Sponsored by:

Comment, blog & share photos

Log in | Become a member
The Honolulu Advertiser

Posted on: Sunday, March 6, 2005

All beach access would be mapped under House bill

By Tara Godvin
Associated Press

As new developments pop up along Hawai'i's coastlines, some lawmakers are concerned that locals may be getting deprived of enjoying the beauty of the state's hallmark beaches.

A bill passed by the state House on Friday would pay for a plan to survey and map all of the public access points to the state's shoreline.

The idea behind the bill is to preserve those access points and potentially plan for new ones, said Rep. Marcus Oshiro, D-39th (Wahiawa, Poamoho), co-sponsor of the bill.

Public access to beaches across the state is one of the remarkable things about Hawai'i, where the public can walk to the ocean beside expensive hotels in Waikiki or million-dollar homes on Maui, he said.

At Velzyland beach on O'ahu's North Shore, for example, some owners of expensive homes have built high walls, sparking concern for local surfers, divers and picnickers, said Oshiro, who as a surfer has a special appreciation for access to beaches.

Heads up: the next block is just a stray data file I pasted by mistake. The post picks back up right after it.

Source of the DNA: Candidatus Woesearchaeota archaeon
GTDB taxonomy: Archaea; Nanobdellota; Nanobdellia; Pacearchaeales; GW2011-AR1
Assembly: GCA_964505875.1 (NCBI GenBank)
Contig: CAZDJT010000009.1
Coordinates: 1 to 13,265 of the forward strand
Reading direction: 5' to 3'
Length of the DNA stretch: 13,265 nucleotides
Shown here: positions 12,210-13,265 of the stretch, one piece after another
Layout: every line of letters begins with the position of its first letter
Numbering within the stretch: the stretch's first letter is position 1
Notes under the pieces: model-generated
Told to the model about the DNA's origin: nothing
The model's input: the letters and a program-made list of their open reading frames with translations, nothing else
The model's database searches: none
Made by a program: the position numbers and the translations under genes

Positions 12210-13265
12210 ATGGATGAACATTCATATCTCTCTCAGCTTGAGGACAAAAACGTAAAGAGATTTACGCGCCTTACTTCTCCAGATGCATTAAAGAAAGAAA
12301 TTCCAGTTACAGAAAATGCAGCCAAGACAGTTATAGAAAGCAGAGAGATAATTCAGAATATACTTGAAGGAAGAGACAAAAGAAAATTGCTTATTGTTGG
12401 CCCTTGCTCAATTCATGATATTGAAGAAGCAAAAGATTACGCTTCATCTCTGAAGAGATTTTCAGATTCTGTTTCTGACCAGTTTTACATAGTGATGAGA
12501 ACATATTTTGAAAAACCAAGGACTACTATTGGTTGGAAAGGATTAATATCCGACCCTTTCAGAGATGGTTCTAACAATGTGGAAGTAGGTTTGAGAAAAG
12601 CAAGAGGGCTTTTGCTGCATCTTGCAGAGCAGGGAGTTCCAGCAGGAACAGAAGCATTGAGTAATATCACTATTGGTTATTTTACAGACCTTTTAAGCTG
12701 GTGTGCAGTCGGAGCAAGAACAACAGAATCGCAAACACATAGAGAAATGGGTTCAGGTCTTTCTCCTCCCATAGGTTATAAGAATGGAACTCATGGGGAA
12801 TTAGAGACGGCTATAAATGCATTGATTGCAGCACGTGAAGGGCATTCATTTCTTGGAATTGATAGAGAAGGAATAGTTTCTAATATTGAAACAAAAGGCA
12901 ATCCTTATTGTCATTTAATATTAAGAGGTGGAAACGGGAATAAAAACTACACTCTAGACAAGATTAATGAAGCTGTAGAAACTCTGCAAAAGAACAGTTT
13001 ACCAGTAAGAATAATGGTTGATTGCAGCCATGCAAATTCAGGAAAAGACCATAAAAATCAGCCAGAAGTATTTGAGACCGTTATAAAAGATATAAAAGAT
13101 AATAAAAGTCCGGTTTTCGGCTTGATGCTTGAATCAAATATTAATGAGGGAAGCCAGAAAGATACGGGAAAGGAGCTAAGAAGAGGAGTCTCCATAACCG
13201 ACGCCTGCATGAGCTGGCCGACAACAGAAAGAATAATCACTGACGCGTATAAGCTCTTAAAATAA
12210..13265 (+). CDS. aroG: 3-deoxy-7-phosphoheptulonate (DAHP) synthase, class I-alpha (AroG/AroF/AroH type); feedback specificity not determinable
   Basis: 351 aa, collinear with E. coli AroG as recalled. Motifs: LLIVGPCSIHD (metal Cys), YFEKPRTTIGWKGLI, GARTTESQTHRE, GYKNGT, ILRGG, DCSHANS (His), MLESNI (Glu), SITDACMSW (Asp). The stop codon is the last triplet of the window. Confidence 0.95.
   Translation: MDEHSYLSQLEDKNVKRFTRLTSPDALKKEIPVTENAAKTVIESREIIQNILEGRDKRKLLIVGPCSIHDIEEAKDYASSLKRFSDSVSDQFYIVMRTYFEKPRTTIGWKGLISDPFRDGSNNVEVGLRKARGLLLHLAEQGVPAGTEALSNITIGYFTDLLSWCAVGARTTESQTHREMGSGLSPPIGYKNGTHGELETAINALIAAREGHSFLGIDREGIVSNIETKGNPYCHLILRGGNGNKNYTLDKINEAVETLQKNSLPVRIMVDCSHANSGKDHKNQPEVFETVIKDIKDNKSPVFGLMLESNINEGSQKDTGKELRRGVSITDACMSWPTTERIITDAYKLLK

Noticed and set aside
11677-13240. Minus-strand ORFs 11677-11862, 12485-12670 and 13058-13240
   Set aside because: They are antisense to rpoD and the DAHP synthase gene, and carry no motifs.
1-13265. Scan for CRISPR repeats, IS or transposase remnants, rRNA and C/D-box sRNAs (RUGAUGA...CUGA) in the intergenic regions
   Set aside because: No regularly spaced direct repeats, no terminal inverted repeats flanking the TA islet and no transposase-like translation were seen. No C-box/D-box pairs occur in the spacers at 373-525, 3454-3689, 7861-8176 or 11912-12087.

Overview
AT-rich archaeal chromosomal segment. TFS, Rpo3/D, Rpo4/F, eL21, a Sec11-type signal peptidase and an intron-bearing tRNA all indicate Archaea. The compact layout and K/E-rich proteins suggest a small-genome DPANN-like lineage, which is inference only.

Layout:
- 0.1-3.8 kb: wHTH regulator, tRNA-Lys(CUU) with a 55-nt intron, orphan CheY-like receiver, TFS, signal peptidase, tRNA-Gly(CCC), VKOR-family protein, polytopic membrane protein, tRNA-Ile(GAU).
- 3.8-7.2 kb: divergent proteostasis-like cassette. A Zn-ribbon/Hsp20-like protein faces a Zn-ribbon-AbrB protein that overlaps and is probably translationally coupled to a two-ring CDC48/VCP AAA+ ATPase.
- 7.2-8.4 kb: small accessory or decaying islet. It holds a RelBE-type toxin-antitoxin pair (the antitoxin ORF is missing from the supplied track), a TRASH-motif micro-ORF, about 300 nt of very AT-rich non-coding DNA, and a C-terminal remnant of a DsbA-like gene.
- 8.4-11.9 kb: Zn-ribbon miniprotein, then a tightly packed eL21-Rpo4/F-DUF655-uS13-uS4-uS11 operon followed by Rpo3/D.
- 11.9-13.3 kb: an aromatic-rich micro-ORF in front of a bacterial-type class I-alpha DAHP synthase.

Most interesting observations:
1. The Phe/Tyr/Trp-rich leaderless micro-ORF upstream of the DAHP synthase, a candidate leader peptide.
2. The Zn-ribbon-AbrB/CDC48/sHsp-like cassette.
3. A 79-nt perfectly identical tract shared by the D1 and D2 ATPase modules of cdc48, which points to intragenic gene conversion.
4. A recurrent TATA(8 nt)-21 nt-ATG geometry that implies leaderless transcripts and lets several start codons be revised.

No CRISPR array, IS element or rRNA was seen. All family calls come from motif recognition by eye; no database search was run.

"We're seeing development taking place statewide, and our fear is local people may be being deprived of public access to local beaches," said Oshiro.

Some representatives, however, called the measure duplicative.

Rep. Galen Fox, R-23rd (Waikiki-Ala Moana), said the bill would give power to the state that should be held by the counties.

"The Department of Land and Natural Resources testified that public access to the beaches is a job that is being handled well at the county level," Fox said.

Rep. Josh Green, D-6th (Keauhou-Honokohau), said he stood in support of the bill.

"It's been expressed to me on my island, the Big Island, that we're missing opportunities to protect our shoreline," said Green.

Counties decide where, when and how much access the public should have to the shoreline, generally case-by-case as development plans go through the approval process, said Sam Lemmo, administrator of the state Office of Conservation and Coastal Lands.

"The problem is: Can you provide access to the shoreline that is going to be adequate to people?" Lemmo said.

That question keeps public access to the shoreline a hot issue, he said.

One right protected by the state is the ability to walk along any beach in the state.

Oshiro said he wants to make sure people don't lose their ability to get to the shoreline places they enjoy.